Picture, if you will, a knight in shining armor charging on his noble steed down the open stretch toward his enemy. From his great helm, (Jousting Helmet) a detachable sleeve whips in the wind at approximately 30 miles per hour. Just before the two knights meet, they each brace themselves for the impact they know awaits them. The wood splinters fly, and one of the knights is knocked from his steed, spilling his life's blood on the ground.
Jousting was a medieval war tactic that later evolved into a sport, testing skill in horsemanship as well as balance and accuracy. Jousting has changed in its use over the years. It was once used in battle, but is now mainly a competitive form of entertainment.
Jousting was a mounted form of combat used by knights beginning in the 11th century. It was used mainly to knock the enemy from their horses so they were an easier target for the footmen and could be easily trampled by the horsemen. The point of aim during the most basic form of joust was either the four nails of the opponents shield, or the helm or throat of his armor. The church didn't like the savagery of it because the knight was a Christian warrior whose job was to protect their priests and the church; therefore, jousting was occasionally banished by some churches. It was common belief in this time period that a priest shouldn't die by the sword, so the knight was a sworn protector of them. The knights lived by a code of ethics known as chivalry. This code not only governed their daily life but also the way they fought Despite the banishments and the savagery of the joust, a form of it is still around today. The style jousting is the same today but the price is no longer blood it is now money. It...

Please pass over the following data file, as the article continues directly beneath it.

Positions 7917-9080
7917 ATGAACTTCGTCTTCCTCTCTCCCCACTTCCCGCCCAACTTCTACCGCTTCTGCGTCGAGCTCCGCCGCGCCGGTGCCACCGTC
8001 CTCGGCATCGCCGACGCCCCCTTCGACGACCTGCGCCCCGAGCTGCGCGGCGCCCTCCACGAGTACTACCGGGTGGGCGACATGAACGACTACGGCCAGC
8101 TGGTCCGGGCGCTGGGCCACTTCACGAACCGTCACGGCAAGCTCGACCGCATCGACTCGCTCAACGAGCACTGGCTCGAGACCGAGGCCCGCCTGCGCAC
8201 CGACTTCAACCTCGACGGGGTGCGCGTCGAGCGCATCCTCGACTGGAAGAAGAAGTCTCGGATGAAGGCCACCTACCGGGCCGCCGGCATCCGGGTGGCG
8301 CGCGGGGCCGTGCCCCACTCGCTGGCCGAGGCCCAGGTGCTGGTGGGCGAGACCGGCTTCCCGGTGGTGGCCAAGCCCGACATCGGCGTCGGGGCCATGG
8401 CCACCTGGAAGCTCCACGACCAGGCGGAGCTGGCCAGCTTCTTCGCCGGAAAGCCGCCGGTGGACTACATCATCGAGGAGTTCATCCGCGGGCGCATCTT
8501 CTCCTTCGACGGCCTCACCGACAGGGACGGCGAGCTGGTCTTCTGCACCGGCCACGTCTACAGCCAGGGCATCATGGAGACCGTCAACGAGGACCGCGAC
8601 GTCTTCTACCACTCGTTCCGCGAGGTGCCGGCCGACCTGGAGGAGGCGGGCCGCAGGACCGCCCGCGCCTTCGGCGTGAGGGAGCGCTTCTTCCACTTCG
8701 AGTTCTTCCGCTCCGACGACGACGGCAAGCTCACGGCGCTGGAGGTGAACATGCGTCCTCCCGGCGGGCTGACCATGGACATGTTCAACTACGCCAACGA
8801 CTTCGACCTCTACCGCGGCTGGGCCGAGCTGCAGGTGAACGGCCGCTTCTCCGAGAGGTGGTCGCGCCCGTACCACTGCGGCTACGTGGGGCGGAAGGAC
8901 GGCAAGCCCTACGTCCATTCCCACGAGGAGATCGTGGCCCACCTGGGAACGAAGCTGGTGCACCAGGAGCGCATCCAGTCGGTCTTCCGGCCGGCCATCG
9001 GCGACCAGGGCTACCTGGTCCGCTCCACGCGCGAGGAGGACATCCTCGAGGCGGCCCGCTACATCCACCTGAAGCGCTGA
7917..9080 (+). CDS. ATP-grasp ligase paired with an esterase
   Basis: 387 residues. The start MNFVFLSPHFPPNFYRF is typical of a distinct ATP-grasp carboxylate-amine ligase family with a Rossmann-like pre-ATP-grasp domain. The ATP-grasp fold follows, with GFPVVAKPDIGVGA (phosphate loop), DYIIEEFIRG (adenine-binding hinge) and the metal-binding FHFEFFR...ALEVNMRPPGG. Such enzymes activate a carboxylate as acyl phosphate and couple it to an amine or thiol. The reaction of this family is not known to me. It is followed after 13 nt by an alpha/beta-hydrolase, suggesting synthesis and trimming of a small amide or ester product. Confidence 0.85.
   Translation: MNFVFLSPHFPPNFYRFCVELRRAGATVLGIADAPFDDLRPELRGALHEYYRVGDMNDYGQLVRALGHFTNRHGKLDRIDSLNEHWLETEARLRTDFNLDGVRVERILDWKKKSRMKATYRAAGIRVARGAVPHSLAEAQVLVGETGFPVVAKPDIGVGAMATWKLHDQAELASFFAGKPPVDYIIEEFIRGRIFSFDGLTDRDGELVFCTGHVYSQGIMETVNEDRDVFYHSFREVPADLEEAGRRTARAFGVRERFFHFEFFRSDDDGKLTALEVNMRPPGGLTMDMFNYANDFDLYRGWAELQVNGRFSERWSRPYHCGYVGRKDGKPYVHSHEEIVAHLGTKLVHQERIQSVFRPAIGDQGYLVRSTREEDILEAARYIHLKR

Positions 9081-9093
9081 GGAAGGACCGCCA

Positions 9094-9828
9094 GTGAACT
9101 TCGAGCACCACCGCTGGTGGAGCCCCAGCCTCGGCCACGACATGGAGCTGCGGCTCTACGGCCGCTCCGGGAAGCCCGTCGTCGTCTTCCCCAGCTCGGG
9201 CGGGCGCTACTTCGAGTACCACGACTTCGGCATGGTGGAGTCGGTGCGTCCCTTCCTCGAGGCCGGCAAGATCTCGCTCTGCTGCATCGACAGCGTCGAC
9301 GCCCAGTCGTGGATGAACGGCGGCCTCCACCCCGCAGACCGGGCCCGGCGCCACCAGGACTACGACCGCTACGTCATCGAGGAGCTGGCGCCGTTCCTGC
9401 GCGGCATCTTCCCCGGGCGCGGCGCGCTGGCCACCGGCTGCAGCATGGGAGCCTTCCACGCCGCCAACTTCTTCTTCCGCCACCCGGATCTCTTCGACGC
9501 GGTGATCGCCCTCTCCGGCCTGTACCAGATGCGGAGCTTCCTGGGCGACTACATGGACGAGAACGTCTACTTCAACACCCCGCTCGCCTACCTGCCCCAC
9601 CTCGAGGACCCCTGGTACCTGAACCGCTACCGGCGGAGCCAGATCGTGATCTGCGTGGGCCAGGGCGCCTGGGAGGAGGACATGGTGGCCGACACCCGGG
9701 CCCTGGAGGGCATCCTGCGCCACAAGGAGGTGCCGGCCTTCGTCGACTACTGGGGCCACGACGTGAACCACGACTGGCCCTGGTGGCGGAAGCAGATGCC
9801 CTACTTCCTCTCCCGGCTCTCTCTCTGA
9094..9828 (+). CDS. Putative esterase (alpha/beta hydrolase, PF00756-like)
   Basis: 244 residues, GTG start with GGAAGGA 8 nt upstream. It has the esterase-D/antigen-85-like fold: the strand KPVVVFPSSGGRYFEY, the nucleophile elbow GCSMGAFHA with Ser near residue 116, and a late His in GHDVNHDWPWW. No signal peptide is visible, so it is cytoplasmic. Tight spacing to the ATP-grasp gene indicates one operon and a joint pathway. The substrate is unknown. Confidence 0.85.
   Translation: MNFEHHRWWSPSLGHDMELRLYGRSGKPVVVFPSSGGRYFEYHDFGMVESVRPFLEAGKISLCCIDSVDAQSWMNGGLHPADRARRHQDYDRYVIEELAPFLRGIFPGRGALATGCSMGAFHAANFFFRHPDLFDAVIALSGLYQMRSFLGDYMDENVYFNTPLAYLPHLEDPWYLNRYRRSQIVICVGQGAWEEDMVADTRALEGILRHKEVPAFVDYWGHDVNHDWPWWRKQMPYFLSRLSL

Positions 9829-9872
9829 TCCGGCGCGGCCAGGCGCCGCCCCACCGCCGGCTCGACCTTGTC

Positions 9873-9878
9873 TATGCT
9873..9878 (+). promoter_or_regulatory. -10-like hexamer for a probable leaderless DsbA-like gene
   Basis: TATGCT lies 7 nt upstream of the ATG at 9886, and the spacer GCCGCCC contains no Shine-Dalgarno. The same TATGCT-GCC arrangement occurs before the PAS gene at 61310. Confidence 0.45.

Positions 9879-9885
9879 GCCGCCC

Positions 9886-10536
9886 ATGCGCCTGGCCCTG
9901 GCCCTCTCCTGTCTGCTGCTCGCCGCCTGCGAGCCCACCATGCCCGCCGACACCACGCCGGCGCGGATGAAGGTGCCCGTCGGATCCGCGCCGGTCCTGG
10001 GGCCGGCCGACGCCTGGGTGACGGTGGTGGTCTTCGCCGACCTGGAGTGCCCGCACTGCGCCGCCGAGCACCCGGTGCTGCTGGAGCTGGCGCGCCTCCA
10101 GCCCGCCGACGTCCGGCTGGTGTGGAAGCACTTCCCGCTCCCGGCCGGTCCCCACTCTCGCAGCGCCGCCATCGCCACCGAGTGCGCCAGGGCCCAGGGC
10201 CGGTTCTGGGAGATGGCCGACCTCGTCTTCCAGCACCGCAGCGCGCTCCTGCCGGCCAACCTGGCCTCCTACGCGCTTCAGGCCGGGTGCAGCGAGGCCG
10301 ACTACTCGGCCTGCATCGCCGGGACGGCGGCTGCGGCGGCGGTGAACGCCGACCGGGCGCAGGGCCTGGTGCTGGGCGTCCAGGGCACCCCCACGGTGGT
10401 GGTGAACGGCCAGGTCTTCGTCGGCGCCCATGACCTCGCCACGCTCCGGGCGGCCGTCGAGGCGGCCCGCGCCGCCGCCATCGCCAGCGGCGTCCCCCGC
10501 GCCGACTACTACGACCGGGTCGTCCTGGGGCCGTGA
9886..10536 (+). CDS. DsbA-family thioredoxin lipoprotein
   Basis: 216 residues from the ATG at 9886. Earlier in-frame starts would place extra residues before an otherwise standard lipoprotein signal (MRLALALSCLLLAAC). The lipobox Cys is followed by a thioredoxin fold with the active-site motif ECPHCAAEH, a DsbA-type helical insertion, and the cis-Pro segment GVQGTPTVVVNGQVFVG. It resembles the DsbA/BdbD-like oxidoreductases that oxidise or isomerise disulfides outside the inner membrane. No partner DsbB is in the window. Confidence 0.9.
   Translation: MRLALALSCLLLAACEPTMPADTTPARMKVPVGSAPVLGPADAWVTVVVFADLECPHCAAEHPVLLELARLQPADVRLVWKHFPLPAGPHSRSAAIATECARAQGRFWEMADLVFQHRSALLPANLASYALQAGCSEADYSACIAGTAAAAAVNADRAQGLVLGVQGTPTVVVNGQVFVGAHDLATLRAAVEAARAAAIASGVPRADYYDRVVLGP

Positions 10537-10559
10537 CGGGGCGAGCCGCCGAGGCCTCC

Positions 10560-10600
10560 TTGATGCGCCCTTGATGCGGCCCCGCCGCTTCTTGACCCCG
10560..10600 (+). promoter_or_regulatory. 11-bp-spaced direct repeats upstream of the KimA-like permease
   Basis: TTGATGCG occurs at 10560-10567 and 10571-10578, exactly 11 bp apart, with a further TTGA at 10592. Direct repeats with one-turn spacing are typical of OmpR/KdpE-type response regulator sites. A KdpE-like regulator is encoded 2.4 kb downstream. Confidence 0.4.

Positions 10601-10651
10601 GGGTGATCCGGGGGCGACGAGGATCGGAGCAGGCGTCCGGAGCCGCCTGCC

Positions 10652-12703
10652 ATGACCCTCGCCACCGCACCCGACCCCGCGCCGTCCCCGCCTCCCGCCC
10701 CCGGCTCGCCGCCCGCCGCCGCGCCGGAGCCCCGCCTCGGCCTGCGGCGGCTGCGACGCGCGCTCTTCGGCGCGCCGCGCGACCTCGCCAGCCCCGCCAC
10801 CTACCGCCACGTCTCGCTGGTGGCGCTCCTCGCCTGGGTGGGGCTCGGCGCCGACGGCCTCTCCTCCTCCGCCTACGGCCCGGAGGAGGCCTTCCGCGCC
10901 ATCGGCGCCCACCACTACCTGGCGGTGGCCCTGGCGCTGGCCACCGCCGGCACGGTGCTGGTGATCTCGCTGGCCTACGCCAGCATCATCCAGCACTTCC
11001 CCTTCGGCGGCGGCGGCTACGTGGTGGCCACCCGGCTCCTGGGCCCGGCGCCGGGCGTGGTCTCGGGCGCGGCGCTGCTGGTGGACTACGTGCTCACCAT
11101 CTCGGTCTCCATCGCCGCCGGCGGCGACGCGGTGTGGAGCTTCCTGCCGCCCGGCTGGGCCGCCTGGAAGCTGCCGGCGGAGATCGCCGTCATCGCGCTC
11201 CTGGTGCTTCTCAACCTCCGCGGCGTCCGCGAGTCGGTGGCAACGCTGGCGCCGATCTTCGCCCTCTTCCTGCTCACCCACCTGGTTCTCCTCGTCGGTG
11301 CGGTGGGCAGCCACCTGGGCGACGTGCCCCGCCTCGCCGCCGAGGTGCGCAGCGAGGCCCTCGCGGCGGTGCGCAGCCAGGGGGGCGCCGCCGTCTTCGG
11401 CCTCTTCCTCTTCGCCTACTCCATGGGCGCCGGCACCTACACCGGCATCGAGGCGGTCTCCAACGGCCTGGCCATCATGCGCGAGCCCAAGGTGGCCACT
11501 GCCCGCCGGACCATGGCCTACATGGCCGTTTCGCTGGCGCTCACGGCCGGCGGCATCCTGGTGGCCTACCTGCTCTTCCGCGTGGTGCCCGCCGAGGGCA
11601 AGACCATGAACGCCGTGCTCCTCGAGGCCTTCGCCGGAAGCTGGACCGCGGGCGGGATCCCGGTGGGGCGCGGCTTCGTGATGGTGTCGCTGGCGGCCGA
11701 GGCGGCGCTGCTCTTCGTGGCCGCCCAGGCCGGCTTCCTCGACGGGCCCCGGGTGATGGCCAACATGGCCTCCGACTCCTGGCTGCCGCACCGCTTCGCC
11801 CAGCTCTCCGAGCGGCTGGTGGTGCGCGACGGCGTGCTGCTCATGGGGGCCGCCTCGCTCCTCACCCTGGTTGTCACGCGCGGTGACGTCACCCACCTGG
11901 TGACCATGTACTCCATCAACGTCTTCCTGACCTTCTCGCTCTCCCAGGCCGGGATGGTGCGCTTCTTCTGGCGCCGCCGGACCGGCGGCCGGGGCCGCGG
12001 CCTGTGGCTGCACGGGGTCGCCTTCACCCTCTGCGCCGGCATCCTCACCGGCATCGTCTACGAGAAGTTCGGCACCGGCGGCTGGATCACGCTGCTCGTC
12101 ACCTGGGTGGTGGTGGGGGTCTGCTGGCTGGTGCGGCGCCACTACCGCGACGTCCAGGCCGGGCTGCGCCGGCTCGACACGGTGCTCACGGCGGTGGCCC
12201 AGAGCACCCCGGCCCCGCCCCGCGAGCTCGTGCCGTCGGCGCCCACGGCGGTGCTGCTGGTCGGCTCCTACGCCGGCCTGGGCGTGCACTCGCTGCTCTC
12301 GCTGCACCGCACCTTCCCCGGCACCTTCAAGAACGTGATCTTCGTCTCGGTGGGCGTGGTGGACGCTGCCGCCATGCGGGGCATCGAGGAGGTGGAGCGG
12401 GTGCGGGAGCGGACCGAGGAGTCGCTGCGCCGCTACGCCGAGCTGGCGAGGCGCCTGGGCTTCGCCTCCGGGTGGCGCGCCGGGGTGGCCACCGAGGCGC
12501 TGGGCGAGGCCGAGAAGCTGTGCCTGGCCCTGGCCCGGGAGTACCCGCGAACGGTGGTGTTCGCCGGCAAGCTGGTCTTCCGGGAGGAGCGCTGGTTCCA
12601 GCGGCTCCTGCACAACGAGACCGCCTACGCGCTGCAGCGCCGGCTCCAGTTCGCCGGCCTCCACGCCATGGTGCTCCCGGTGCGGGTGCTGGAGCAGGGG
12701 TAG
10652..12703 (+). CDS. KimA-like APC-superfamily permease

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JOUSTING: What was it?
Knighthood, Chivalry & Tournament Glossary of Terms
Medieval History. About.com
The Devil's Horsemen Jousting at Warwick Castle
The Free Lancers. Styles of Jousting
The Free Lancers. Gath of Baal National Combat Jousting Tournament
US Inernational Jousting Competition 2002
Vale, Malcolm. War And Chivalry. Athens, Georgia: The University of Georgia Press, 1981.
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